City Council warns Airbnb investors of illegal hotel crackdown

Letter to Jeff Bezos, Ashton Kutcher and others threatens "the value of your investment"

TRD New York /
Mar.March 11, 2016 01:15 PM

City Council politicians are striking a new tone in their war against Airbnb, warning the financiers and celebrities backing the home-sharing giant that the city’s crackdown on illegal renters “could impact the value of your investment.”

Council members Helen Rosenthal and Jumaane Williams sent a letter Wednesday to more than 30 Airbnb investors – the likes of Amazon founder Jeff Bezos and actor Ashton Kutcher, as well as investment firms Fidelity, Sequoia Capital and T. Rowe Price.

The note cited how increased city funding for inspections and evictions of illegal short-term rentals poses a threat to their investment in the San Francisco-based company, according to Crain’s.

“For our part, if we were invested in a company that knowingly engaged in so much illegal activity, we would think twice about keeping our money in that company,” the letter said.

The correspondence is the latest wave of attacks from local politicians who claim illegal rental services like Airbnb are exacerbating the city’s housing crisis. The has roughly 1.5 million listings in 34,000 cities in 190 countries around the world.

New York state law prohibits apartments from being rented for less than 30 days unless the primary occupant also lives there, while the City Council will soon pass legislation increasing fines for New Yorkers caught posting their apartment as an illegal rental, Crain’s reported.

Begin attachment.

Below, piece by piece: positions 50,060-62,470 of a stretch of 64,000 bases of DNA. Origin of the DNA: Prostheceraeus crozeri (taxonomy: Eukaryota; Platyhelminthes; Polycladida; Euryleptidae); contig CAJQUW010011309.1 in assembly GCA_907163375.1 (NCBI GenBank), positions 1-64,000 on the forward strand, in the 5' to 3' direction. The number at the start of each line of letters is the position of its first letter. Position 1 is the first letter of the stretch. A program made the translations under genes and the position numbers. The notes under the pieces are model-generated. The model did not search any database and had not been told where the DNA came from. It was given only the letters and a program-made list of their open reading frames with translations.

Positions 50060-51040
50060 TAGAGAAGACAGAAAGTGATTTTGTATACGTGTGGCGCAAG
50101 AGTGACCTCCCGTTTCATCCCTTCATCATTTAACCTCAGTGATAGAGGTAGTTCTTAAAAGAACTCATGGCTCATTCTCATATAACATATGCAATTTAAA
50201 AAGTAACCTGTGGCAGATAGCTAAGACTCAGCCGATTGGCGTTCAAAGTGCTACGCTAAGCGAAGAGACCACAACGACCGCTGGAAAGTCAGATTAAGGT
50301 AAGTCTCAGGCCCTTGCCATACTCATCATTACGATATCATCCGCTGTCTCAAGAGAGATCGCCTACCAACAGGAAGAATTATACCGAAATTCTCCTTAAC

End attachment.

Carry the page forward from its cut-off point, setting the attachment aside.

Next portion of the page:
The Mayor’s Office of Special Enforcement saw its budget increased last summer as part of city efforts to battle such illegal subletting, and the crackdown recently saw authorities from the office raid an East Williamsburg property serving as an illegal hotel.

Airbnb, for its part, hit back in a statement against the City Council’s latest condemnation of its business model.

“Council members Williams and Rosenthal are clearly committeed to punishing middle-class New Yorkers who simply want to share the home in which they live in order to make ends meet,” a company spokesperson said. [Crain’s]Rey Mashayekhi

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